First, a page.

Linear logic, introduced by Girard, is a refinement of classical logic with a natural, intrinsic accounting of resources. We show that unlike most other propositional (quantifierfree) logics, full propositional linear logic is undecidable. Further, we prove that without the modal storage operator, which indicates unboundedness of resources, the decision problem becomes pspacecomplete. We also establish membership in np for the multiplicative fragment, npcompleteness for the multiplicative fragment extended with unrestricted weakening, and undecidability for certain fragments of noncommutative propositional linear logic. 1 Introduction Linear logic, introduced by Girard [14, 18, 17], is a refinement of classical logic which may be derived from a Gentzenstyle sequent calculus axiomatization of classical logic in three steps. The resulting sequent system Lincoln@CS.Stanford.EDU Department of Computer Science, Stanford University, Stanford, CA 94305, and the Computer Science Labo...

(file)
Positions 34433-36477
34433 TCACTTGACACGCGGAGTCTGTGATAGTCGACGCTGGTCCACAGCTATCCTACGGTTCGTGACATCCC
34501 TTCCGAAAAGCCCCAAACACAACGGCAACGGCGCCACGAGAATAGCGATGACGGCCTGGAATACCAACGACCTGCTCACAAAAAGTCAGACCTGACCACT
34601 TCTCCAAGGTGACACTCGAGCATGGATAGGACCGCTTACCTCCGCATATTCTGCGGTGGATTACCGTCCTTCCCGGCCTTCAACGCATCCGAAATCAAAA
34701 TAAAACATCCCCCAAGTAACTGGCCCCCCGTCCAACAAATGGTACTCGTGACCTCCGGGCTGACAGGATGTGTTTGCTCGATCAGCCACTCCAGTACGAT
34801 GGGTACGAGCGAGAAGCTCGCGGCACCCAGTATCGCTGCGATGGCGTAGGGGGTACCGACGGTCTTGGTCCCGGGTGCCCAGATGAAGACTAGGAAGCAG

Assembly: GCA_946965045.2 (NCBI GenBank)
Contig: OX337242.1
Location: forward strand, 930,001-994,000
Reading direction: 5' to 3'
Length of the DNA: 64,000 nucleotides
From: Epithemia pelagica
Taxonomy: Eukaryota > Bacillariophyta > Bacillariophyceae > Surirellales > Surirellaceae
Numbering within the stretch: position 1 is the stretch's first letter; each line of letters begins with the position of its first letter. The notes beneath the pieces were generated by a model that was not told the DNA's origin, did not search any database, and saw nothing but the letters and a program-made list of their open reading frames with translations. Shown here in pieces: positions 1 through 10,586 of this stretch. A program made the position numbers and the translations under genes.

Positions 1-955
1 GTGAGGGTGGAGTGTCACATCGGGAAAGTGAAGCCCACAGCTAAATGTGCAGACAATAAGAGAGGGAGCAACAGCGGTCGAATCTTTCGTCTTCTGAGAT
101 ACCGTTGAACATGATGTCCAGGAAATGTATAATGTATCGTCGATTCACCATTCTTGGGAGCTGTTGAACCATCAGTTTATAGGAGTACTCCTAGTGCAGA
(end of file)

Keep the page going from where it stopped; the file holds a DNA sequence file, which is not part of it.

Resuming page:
Is there a use for linear logic?
, 1991
"... Past attempts to apply Girard's linear logic have either had a clear relation to the theory (Lafont, Holmstrom, Abramsky) or a clear practical value (Guzm'an and Hudak, Wadler), but not both. This paper defines a sequence of languages based on linear logic that span the gap between theory ..."
Abstract

Cited by 98 (7 self)
 Add to MetaCart
(Show Context)
Past attempts to apply Girard's linear logic have either had a clear relation to the theory (Lafont, Holmstrom, Abramsky) or a clear practical value (Guzm'an and Hudak, Wadler), but not both. This paper defines a sequence of languages based on linear logic that span the gap between theory and practice. Type reconstruction in a linear type system can derive information about sharing. An approach to linear type reconstruction based on use types is presented. Applications to the array update problem are considered.